Dig, she said

Here in New York we had a huge after-Christmas blizzard that dumped over two feet of snow on us and the city leaders who failed us.  Sanitation Department and EMS heads rolled when the lack of clean-up resulted in public misery and even deaths.  Rumors of an intentional work slow-down abounded, and people were feeling outraged, trapped, and generally abandoned.  For that storm, Husband and I engaged a pair of neighborhood youngsters to shovel us out since it was just MOUNTAINS of snow.  The two boys worked tirelessly (so good to be young) and had an instinct about the level of effort needed to produce acceptable results.  For today’s twelve inches of snow that arrived less than two weeks after that monster blizzard, I was on my own to make nice with the driveway since Husband managed to get off to work.  I stood shivering in the doorway as he drove away, searching the horizon for some enterprising snow-day students to hire.

Eventually a trio of bundled up adolescent boys with shovels slung over their shoulders appeared at the end of my block, and I waved to them enthusiastically.  With the hands that weren’t holding their shovels, they were all cradling cell phones and chatting away, hopefully not with each other.  As our society inches its way toward the bleak dystopian landscape that hovers menacingly in the future, one can only pray we haven’t yet reached the point where we communicate by phone with people standing right next to us.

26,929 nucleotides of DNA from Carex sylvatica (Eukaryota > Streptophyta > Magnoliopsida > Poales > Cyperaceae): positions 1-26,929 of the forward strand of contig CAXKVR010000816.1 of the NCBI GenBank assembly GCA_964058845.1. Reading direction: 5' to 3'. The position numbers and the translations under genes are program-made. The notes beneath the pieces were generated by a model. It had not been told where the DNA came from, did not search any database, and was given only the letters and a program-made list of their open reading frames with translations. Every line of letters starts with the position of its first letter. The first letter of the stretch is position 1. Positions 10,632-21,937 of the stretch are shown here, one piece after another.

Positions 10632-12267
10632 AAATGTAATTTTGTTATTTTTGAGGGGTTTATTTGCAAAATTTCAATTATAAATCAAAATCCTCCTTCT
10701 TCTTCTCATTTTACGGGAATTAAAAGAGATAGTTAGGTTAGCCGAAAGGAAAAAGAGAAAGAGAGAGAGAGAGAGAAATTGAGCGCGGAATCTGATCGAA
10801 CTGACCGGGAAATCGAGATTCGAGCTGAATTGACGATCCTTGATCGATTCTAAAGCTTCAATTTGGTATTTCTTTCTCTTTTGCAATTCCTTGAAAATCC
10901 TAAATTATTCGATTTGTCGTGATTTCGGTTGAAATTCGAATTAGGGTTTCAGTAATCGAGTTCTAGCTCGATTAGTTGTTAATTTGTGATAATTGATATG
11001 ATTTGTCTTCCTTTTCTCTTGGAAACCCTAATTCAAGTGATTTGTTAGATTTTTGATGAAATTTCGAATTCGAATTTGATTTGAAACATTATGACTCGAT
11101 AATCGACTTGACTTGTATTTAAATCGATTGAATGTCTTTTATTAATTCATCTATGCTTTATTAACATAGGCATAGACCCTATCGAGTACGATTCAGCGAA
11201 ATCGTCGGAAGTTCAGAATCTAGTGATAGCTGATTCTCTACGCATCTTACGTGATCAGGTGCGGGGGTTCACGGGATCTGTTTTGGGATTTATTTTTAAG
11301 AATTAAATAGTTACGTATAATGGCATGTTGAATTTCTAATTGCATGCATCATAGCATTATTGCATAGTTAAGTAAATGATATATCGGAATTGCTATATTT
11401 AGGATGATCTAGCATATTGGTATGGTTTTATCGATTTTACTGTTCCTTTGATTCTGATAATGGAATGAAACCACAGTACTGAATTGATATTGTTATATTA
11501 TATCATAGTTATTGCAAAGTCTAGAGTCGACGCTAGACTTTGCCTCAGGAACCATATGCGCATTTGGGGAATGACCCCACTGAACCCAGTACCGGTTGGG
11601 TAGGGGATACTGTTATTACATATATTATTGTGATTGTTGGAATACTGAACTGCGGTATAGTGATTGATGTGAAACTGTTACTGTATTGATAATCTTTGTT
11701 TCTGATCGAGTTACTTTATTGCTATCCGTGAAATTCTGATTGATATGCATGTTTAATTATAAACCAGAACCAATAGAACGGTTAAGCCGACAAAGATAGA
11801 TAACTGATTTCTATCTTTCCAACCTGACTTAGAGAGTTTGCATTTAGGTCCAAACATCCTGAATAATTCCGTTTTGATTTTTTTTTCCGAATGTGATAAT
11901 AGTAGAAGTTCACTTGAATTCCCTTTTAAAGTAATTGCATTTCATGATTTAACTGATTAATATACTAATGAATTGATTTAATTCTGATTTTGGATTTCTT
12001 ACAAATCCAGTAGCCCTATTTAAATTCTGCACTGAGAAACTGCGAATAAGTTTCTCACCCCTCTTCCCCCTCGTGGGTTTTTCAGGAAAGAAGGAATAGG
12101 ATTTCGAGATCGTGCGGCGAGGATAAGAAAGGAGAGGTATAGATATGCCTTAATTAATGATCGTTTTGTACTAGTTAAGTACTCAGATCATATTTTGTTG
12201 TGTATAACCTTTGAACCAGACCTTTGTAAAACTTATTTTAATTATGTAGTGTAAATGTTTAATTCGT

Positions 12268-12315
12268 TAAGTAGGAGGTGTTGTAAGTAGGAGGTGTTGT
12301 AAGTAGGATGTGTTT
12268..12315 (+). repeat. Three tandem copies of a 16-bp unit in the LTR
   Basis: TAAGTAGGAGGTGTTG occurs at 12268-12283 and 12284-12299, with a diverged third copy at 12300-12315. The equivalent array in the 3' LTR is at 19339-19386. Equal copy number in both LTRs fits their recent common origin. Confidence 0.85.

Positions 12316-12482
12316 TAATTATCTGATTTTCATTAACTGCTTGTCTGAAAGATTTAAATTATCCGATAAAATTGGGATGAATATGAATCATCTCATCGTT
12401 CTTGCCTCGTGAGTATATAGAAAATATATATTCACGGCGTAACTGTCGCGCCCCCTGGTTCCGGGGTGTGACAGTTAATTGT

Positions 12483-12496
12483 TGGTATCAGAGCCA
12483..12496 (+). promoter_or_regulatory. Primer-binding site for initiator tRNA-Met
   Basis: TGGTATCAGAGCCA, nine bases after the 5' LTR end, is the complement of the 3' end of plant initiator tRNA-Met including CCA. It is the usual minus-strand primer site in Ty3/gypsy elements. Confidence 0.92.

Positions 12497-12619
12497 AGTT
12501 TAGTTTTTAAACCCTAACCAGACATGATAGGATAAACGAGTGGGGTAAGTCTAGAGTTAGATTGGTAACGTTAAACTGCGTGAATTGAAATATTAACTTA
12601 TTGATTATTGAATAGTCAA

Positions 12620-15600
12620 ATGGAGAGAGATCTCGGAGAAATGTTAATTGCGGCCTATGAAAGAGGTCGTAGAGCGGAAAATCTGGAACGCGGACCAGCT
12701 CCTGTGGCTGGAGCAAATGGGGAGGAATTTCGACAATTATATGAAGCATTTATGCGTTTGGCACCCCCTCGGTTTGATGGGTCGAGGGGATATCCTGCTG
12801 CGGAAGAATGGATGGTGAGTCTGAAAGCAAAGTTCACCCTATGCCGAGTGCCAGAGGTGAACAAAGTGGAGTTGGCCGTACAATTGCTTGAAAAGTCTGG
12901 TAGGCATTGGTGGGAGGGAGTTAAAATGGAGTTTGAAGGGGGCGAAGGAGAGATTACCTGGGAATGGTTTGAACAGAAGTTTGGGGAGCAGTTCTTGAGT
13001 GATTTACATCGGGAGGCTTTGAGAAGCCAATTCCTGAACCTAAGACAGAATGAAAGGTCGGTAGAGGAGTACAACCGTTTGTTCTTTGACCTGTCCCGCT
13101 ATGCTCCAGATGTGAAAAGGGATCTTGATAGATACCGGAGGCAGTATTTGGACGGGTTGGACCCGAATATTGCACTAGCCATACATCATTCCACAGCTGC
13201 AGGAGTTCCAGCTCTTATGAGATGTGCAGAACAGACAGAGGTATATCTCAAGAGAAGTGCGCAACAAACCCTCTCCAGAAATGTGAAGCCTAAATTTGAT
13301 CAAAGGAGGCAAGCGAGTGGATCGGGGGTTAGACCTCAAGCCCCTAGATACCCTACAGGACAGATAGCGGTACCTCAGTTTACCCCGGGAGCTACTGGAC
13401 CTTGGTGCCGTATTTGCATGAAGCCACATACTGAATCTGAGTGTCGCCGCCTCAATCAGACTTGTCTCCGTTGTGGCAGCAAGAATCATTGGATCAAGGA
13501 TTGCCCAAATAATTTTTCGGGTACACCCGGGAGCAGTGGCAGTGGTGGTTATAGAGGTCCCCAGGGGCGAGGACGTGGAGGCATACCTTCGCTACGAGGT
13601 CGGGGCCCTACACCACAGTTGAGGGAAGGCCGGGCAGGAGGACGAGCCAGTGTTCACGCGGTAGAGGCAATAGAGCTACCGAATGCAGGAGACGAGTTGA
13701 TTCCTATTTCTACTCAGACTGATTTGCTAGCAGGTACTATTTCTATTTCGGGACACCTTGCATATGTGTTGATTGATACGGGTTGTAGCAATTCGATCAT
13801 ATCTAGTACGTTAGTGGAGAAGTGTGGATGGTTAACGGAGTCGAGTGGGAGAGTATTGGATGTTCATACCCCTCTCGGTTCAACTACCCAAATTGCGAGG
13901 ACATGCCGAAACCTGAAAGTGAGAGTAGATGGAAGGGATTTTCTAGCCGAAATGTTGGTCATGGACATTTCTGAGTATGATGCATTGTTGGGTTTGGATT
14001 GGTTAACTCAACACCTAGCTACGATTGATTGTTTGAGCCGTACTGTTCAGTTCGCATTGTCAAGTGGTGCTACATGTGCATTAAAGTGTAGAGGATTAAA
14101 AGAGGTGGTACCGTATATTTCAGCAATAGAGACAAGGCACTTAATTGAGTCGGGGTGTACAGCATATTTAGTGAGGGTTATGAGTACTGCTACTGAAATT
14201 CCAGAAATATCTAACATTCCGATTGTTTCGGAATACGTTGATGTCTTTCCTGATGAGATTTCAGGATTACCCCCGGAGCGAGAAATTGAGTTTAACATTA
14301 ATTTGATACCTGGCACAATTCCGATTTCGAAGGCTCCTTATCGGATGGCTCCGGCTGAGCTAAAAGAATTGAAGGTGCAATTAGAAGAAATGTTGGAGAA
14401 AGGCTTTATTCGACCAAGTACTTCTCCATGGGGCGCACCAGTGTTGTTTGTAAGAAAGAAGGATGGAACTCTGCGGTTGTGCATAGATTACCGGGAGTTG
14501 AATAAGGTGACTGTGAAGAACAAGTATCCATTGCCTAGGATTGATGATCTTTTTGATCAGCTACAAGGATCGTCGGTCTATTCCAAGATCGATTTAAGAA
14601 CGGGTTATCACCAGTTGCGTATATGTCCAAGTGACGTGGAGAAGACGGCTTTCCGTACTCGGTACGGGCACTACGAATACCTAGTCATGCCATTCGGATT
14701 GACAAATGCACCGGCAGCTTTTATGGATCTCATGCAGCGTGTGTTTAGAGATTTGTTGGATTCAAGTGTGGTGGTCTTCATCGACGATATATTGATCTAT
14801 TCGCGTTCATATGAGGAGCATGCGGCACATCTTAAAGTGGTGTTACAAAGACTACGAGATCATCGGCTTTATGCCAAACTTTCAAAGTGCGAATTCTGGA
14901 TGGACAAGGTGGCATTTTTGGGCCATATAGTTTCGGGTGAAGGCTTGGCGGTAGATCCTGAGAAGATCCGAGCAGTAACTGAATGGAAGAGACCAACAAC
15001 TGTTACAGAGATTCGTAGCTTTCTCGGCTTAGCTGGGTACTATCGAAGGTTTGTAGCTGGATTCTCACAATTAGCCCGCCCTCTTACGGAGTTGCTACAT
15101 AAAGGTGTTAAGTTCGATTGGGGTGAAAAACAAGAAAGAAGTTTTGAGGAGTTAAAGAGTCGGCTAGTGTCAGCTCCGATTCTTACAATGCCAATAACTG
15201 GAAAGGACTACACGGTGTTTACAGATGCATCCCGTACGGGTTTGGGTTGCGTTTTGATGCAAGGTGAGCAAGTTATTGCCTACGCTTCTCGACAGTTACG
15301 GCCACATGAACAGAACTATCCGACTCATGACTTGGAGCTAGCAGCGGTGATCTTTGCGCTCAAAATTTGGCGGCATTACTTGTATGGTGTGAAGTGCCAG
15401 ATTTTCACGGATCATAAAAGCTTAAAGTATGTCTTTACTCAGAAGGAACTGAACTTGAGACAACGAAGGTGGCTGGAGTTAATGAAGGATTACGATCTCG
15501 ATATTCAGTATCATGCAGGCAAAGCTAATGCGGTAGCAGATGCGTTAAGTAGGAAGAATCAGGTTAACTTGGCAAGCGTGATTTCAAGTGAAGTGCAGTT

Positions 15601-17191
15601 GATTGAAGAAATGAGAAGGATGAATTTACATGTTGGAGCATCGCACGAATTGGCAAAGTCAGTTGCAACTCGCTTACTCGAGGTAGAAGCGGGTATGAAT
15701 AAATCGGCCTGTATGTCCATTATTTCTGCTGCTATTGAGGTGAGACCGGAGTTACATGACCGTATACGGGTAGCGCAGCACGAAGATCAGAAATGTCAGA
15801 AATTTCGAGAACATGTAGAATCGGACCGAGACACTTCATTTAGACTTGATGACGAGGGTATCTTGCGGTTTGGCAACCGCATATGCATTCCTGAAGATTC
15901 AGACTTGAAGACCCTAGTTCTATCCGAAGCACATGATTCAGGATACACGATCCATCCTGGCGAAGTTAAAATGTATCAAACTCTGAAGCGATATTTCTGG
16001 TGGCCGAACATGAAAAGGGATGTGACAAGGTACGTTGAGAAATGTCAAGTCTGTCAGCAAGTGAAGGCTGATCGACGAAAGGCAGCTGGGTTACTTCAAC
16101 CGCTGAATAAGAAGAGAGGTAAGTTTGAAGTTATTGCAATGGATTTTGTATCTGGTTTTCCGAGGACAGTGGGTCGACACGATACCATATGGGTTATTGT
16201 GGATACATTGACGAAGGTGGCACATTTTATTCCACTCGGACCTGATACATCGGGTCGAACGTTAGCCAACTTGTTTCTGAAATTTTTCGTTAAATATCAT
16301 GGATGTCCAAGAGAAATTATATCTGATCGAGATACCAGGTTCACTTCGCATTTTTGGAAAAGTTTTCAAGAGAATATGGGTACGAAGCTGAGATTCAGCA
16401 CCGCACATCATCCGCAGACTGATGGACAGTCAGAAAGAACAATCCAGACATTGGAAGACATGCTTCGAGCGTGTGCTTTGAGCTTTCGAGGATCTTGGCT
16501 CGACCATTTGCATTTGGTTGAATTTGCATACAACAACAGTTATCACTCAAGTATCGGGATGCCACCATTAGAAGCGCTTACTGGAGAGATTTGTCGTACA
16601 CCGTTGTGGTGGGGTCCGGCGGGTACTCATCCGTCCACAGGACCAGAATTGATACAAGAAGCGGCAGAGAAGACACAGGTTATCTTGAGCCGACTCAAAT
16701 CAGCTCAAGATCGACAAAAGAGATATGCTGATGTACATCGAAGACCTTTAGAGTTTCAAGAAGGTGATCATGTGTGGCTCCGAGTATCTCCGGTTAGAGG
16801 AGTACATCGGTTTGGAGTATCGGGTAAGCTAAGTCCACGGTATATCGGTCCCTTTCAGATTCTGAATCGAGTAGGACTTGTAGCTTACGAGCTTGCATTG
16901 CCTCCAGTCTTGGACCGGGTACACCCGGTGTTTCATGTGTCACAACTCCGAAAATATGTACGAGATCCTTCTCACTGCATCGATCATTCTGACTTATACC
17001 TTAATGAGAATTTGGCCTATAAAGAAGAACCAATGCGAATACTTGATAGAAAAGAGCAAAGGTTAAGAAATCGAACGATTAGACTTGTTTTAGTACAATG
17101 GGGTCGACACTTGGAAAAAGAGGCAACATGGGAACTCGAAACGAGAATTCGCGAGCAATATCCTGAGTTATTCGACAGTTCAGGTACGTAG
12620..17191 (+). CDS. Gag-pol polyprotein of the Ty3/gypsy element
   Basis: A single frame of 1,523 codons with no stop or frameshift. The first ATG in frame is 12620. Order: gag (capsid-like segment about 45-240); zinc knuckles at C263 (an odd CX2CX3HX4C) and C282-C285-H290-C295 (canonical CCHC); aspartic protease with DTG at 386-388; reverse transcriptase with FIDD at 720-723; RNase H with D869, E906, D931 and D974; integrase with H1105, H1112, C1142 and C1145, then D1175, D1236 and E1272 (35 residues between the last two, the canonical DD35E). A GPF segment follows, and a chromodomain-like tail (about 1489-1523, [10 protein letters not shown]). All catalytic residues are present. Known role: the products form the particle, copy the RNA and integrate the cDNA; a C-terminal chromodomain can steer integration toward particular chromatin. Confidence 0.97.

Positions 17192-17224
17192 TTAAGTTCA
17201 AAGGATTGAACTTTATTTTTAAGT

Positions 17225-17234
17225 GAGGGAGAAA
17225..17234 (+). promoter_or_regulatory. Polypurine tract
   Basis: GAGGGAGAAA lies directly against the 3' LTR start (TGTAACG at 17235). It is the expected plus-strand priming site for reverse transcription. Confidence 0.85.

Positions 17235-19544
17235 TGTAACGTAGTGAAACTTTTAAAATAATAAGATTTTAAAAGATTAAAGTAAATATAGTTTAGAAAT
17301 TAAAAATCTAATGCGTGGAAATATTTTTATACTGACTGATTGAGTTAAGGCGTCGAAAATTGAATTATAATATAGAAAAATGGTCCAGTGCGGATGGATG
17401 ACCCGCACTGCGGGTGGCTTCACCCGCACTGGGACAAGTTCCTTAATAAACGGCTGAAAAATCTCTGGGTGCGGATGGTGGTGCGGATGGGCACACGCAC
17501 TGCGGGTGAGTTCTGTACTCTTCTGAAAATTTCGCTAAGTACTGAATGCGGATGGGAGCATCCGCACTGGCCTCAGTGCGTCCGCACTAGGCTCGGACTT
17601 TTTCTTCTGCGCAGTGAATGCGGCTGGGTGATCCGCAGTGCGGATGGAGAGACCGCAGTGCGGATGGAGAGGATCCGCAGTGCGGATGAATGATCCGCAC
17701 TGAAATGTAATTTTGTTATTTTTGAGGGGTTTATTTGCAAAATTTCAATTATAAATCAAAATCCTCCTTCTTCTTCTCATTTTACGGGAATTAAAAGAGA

In answer to my query, the youngest and shortest of the bunch gave me their price for hire, adding that half the amount was for him and half for the boy standing to his right.  I gestured to the third one, the biggest, and said, “So you’re the designated spectator?”  They looked at me blankly, a fierce reminder that adults should never attempt ironic humor with teenagers.  “Half is mine and half is his,” Shorty repeated slowly, as if he was trying to explain linear perspective to a tree stump.  “Okay, then,” I smiled, “Ring the bell if you need anything.”

Ten minutes later the doorbell rang.  When I opened it, Shorty was in my face while his two friends stood at the end of the driveway, joined now by three more pals with shovels and cell phones.  The driveway was layered with snow and no one was shoveling.  Shorty informed me they were finished.  “With what?” I asked.  I walked outside in my faux Ugg slippers and showed them how there was a foot of snow on the driver’s side of my car, and no clearance at the end of the driveway for actual entry and exit.  The big kid, the one not getting either half of the money, sprung into action and shoveled everything clean while the other five talked on their phones and goaded him playfully.  I handed him the money when he was done, and he dutifully gave it all to Shorty, who shoved it in his pocket.  If I had that little turd’s phone number I’d call to share some thoughts, but he seems to have already found his key to success.

Daughter’s Featured Fotos just can’t LEGO of New York

dig 1 LadyLego


dig 2 subwayplatform

subway platform

dig 3 constructthis1


dig 4 RockefellerCenter

Rockefeller Center

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